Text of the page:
Before you go any further, now is the time to set up your support beam and make sure it is secure.

I had a question about how the beam attaches, so I've added the following photos which are hopefully helpful. My beam had two feet, one at each end which were braced against the edges of the engine bay... At the front of the engine a bit of metal sticks out with a hole in it, this is where you hook in the chain...

The feet of the beam.

The hook for the chain.

Next, we the undid the two nuts on each anti-roll bar collar and dropped it down.  We couldn't really see why this was necessary and wouldn't have bothered at all if I hadn't have already bought some replacement poly-bushes to do while we were there. :)

Haynes also talks about removing the lower auxiliary drive-belt pulley, but we couldn't see why this need removing either so we left in place. (A good thing really as the bolts looked very rusty!)

Next, was the steering rack pinch bolt, this was an E10 spline bolt that was fairly easy to shift.  However, to get at it the steering had to turned. Once the bolt was removed, we turned the steering back and engaged the steering lock before removing the steering UJ, this is easy enough, just requires some pulling and wiggling.

Next, remove the bolts holding the wishbone bush 'lollipops' to the chassis.

Next, we removed the engine mount nuts. (Viewed here through one of the holes in the wishbone) Double check the engine support is ok.

Next, we supported the sub-frame on a jack and removed the sub-frame bolts. There are two on each side, they were relatively stiff, but again nothing a breaker bar couldn't deal with! ;)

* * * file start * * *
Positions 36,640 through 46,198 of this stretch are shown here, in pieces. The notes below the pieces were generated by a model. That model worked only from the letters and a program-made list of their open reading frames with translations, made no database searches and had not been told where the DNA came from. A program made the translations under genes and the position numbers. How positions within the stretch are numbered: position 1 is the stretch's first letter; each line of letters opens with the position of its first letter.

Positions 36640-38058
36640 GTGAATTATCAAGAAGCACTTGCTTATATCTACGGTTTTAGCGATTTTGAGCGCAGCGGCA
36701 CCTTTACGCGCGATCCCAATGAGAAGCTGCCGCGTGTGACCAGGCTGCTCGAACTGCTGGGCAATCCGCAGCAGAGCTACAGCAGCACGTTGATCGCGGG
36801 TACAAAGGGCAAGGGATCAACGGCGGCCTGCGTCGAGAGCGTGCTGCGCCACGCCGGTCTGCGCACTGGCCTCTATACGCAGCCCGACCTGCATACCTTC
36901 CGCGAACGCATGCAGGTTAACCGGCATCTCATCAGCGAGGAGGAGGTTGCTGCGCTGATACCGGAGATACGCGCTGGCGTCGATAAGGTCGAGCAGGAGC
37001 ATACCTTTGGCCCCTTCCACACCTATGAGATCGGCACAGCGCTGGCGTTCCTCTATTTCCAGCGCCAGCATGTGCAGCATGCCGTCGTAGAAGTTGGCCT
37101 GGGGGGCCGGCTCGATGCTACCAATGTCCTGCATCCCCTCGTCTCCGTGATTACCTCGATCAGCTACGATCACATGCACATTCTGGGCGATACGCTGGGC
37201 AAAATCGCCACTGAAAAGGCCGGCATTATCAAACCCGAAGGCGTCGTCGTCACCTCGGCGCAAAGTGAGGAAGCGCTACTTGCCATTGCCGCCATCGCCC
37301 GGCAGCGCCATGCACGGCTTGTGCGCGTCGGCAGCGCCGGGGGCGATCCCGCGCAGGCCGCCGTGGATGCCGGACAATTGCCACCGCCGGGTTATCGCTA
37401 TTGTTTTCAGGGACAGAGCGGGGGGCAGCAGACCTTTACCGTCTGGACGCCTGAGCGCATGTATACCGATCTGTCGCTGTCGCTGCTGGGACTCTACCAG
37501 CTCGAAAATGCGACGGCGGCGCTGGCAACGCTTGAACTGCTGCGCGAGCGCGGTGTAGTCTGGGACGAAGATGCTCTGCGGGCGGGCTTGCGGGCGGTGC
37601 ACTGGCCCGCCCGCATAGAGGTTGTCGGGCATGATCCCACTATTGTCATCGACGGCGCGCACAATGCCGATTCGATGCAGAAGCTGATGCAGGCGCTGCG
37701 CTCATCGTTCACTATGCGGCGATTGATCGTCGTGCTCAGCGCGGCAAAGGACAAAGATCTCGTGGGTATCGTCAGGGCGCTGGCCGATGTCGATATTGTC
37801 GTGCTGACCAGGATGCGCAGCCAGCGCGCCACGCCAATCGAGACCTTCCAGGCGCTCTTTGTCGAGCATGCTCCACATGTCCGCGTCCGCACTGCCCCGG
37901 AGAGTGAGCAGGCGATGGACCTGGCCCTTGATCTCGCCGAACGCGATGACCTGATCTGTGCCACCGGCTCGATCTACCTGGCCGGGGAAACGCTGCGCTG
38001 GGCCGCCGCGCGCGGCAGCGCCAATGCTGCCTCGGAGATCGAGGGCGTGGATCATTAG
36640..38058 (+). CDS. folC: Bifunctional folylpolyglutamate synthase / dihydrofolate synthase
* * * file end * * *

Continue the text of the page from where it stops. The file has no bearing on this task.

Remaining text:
You can now slowly lower the sub-frame until you have good access to the sump.  Haynes says to be careful not put any strain on the power steering hoses.  That's true, but in reality we found that the hoses were quite long and we had ample room without being close to straining them.

One last component to undo:

This is a push-fit plastic breather hose (goes back to the crankcase breather valve) which attaches to the oil dipstick tube. Mine didn't want to play ball and was a little awkward to get off. I think I managed it with a screwdriver by inserting it inside the collar and pushing/wiggling something.

You might not have any trouble with yours, but if yours is stubborn like mine, here is a pic that proves it does come off!

Next we had to unbolt the oil dipstick at the top of the engine and then wiggle it out (we did try without removing it, but found the sump just got stuck.

Next, we undid the twenty bolts holding the sump in place and maneuvered it out towards the back of the vehicle.

Sadly, this is the only shot I took of the sump removed, but plenty of the engine internals!

There is a small rubber o-ring that sits at the end of the dipstick tube, I bought a new one of these and I was glad I did because the old one was incredibly brittle. The old one was stuck to the sump, however I fitted the new one to the end of the tube to try to ensure it didn't fall in to the sump (you'll see what I mean).

We cleaned it up, fitted the new gasket and then maneuvered it back in to position.  You need to guide the dipstick into the sump when maneuvering the sump into position. We found it impossible to get the dipstick in once the sump was bolted in!

Refitting as they say is a reversal of the removal.